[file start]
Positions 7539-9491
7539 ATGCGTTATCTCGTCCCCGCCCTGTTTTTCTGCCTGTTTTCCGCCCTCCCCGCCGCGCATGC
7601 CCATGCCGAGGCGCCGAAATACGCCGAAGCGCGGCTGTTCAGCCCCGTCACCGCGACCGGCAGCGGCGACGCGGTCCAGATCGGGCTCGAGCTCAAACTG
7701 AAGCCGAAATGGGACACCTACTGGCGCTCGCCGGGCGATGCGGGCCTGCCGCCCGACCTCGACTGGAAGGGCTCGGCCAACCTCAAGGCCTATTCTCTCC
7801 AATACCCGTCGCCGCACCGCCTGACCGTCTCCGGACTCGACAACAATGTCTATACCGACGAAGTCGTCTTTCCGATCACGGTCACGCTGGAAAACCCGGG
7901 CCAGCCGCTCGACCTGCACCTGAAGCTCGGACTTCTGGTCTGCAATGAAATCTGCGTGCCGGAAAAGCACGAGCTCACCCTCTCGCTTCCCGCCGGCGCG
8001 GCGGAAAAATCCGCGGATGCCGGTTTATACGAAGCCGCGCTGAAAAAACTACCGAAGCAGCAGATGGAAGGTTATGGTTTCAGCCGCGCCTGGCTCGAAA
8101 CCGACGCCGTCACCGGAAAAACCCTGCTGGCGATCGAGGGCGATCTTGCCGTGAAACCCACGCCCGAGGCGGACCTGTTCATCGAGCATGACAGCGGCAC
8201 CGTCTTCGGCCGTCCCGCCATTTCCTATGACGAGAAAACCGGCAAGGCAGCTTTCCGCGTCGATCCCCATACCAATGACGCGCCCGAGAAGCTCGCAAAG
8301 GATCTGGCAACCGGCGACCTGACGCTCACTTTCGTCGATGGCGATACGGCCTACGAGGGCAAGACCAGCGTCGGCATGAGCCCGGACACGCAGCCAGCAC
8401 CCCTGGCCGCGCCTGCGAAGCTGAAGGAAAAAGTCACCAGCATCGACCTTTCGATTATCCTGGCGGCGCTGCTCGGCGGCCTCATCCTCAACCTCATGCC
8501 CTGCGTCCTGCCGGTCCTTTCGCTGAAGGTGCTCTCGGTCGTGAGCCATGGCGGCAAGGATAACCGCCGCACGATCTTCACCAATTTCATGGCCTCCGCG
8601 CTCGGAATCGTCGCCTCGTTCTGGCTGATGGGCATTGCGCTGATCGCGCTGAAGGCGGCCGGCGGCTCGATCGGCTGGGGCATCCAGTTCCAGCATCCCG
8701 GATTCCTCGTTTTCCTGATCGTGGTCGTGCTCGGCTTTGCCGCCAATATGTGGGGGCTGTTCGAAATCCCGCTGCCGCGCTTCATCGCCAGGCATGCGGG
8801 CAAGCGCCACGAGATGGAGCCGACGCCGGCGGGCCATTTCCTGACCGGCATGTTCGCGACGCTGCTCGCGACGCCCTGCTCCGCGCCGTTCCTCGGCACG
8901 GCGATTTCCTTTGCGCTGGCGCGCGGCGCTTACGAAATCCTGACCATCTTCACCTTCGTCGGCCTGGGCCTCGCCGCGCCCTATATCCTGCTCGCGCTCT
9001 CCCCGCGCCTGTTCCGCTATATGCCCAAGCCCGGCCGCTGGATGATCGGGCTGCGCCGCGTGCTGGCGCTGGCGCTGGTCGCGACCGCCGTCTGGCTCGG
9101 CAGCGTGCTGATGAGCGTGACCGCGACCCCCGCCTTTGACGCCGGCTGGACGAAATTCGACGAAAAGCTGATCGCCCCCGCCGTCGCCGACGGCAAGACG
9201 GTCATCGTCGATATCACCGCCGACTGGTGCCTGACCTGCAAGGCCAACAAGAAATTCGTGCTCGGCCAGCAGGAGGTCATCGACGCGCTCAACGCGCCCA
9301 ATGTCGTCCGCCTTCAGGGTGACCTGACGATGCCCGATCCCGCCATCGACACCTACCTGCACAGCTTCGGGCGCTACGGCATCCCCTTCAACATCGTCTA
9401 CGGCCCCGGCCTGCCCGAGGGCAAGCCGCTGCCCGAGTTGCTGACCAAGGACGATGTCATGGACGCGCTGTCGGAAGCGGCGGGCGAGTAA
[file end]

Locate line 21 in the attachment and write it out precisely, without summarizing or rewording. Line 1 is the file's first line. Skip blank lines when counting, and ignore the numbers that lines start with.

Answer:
9401 CGGCCCCGGCCTGCCCGAGGGCAAGCCGCTGCCCGAGTTGCTGACCAAGGACGATGTCATGGACGCGCTGTCGGAAGCGGCGGGCGAGTAA